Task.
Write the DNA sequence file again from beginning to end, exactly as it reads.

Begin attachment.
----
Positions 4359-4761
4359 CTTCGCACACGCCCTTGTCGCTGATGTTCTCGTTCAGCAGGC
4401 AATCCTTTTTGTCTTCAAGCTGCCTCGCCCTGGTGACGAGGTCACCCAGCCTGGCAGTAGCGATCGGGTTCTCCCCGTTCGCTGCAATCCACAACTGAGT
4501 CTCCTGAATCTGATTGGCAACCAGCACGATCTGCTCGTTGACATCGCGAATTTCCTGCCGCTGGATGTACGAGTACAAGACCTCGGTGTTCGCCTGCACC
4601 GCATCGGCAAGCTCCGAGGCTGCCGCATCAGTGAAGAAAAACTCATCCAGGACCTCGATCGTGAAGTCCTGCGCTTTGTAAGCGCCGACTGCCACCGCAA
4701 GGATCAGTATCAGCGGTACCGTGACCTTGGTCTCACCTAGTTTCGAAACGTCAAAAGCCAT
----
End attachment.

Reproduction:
Positions 4359-4761
4359 CTTCGCACACGCCCTTGTCGCTGATGTTCTCGTTCAGCAGGC
4401 AATCCTTTTTGTCTTCAAGCTGCCTCGCCCTGGTGACGAGGTCACCCAGCCTGGCAGTAGCGATCGGGTTCTCCCCGTTCGCTGCAATCCACAACTGAGT
4501 CTCCTGAATCTGATTGGCAACCAGCACGATCTGCTCGTTGACATCGCGAATTTCCTGCCGCTGGATGTACGAGTACAAGACCTCGGTGTTCGCCTGCACC
4601 GCATCGGCAAGCTCCGAGGCTGCCGCATCAGTGAAGAAAAACTCATCCAGGACCTCGATCGTGAAGTCCTGCGCTTTGTAAGCGCCGACTGCCACCGCAA
4701 GGATCAGTATCAGCGGTACCGTGACCTTGGTCTCACCTAGTTTCGAAACGTCAAAAGCCAT